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Douglas Albo

 
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  • Equity CEFs: Terrific Opportunity In A Duff & Phelps Utility Fund [View article]
    Snotty? "The report is incomplete without describing annual expenses." Sorry, but I'm sensitive to that.
    Sep 24 12:49 PM | 5 Likes Like |Link to Comment
  • Equity CEFs: Terrific Opportunity In A Duff & Phelps Utility Fund [View article]
    Thank you for your comment.
    Sep 24 11:46 AM | Likes Like |Link to Comment
  • Equity CEFs: Terrific Opportunity In A Duff & Phelps Utility Fund [View article]
    Yes, I like UTF and I suppose I could have included it but its three largest holdings are more infrastructure than utility. American Tower Corp (AMT) and Crown Castle (CCI) own communication towers and Vinci is a construction company. The fund's performance relies a lot on these actually.
    Sep 24 11:37 AM | Likes Like |Link to Comment
  • Equity CEFs: Terrific Opportunity In A Duff & Phelps Utility Fund [View article]
    A 2-year old prospectus is worthless when interest rates have moved down this much. I gave you a link in the article to DPG's Semi-Annual report if you want to know what the current expense ratio actually is. Go to page 12 which lists the total expenses for 6-months. Let's even take away the annual reimbursements altogether since that seems to be a thorn in your side. So the fund incurred $7,208,790 of total expenses for 6-months (which includes an annualized 1.1% borrowing expense on $260 million BTW).

    So annualize the total expenses at $14,418,000 and divide by the $1,058,000,000 total managed assets and what do you get? That's right...a 1.36% expense ratio.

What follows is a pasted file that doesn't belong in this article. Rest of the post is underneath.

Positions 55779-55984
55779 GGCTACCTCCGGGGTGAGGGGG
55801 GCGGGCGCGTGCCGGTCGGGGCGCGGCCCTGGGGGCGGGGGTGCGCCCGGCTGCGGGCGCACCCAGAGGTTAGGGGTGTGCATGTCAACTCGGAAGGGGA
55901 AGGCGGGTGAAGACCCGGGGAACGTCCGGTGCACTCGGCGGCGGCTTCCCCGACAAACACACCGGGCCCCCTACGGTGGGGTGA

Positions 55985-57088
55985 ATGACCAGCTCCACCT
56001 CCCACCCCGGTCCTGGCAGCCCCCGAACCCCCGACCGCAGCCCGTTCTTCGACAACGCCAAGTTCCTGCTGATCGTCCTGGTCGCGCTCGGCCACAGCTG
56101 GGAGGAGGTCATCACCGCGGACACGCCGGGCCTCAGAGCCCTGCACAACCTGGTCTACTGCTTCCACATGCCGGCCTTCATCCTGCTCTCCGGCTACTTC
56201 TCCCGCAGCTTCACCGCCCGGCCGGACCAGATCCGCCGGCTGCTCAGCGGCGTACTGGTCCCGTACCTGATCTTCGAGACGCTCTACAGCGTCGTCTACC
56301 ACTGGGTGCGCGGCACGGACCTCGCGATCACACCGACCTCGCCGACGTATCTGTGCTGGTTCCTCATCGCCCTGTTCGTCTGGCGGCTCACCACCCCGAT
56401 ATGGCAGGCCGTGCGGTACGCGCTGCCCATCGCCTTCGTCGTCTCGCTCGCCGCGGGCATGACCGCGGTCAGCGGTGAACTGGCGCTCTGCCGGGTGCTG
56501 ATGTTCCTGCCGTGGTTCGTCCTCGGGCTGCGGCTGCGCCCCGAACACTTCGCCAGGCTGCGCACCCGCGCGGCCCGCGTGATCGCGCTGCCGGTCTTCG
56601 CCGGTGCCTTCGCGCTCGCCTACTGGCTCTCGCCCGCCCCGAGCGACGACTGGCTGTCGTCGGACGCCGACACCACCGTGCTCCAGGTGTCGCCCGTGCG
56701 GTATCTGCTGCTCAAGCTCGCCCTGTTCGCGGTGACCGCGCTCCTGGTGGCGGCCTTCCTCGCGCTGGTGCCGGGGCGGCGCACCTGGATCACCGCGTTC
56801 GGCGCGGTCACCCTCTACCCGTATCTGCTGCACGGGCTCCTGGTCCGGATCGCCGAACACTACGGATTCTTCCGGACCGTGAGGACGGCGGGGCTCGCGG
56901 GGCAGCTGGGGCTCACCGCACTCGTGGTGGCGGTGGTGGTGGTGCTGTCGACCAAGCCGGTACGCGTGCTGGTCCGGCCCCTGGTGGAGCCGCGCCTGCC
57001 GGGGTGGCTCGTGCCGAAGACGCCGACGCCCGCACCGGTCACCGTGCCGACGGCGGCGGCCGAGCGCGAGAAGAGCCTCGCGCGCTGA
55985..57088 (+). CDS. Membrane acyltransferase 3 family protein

You really have to use the higher total assets managed rather than the common share assets otherwise you wouldn't have to incur an interest expense now would you?
    Sep 24 10:49 AM | 4 Likes Like |Link to Comment
  • Equity CEFs: ING Funds Get Axed Again [View article]
    Would you buy a mutual fund composed of mutual funds? You probably wouldn't need THAT much diversification and you certainly wouldn't want to pay 2-layers of management fees.
    Sep 22 11:26 AM | 1 Like Like |Link to Comment
  • Equity CEFs: ING Funds Get Axed Again [View article]
    Don't own EXG any more. ETY is a better alternative right now, better NAV performance simply because it has a larger US exposure and also because its at a wider discount. ETB is the most volatile and is good to pick up on weakness because it always seems to bounce back. EOI and EOS have had great years & I own both. ETV has been a bit disappointing at the NAV level but its very defensive and I still hold a large position.
    Sep 16 09:06 AM | 3 Likes Like |Link to Comment
  • Equity CEFs: ING Funds Get Axed Again [View article]
    Yep. At some point, GNT/GGN will have to cut again though the funds rely on gold prices and any spike up would more than offset that in the minds of investors. I would certainly never buy these funds at a premium when you could buy the GLD ETF and sell your own call options against it.
    Sep 16 09:00 AM | 1 Like Like |Link to Comment
  • Equity CEFs: A Legg Mason Fund At A Double Digit Discount Outperforming The S&P 500 [View article]
    I think you guys place way too much emphasis on UNII. If a fund is growing its NAV, everything else is secondary. CEF Connect calculates its UNII info straight from each fund's latest annual, semi-annual or quarterly report and one period calculation can be totally different than the next.